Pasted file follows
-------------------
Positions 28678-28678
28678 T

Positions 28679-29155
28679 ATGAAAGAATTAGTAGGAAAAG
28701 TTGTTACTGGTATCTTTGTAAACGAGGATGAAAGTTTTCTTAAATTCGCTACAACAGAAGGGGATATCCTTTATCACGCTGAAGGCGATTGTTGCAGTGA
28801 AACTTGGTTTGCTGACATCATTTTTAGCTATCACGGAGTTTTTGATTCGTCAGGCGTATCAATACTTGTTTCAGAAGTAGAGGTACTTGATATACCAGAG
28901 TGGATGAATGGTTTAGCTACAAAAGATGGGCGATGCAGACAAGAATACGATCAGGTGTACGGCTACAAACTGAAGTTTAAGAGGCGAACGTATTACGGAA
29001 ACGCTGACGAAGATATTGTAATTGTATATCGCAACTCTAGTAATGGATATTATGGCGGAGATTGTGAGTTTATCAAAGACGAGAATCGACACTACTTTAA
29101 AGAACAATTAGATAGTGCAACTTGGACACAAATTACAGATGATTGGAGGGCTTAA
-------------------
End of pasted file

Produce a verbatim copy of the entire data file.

Positions 28678-28678
28678 T

Positions 28679-29155
28679 ATGAAAGAATTAGTAGGAAAAG
28701 TTGTTACTGGTATCTTTGTAAACGAGGATGAAAGTTTTCTTAAATTCGCTACAACAGAAGGGGATATCCTTTATCACGCTGAAGGCGATTGTTGCAGTGA
28801 AACTTGGTTTGCTGACATCATTTTTAGCTATCACGGAGTTTTTGATTCGTCAGGCGTATCAATACTTGTTTCAGAAGTAGAGGTACTTGATATACCAGAG
28901 TGGATGAATGGTTTAGCTACAAAAGATGGGCGATGCAGACAAGAATACGATCAGGTGTACGGCTACAAACTGAAGTTTAAGAGGCGAACGTATTACGGAA
29001 ACGCTGACGAAGATATTGTAATTGTATATCGCAACTCTAGTAATGGATATTATGGCGGAGATTGTGAGTTTATCAAAGACGAGAATCGACACTACTTTAA
29101 AGAACAATTAGATAGTGCAACTTGGACACAAATTACAGATGATTGGAGGGCTTAA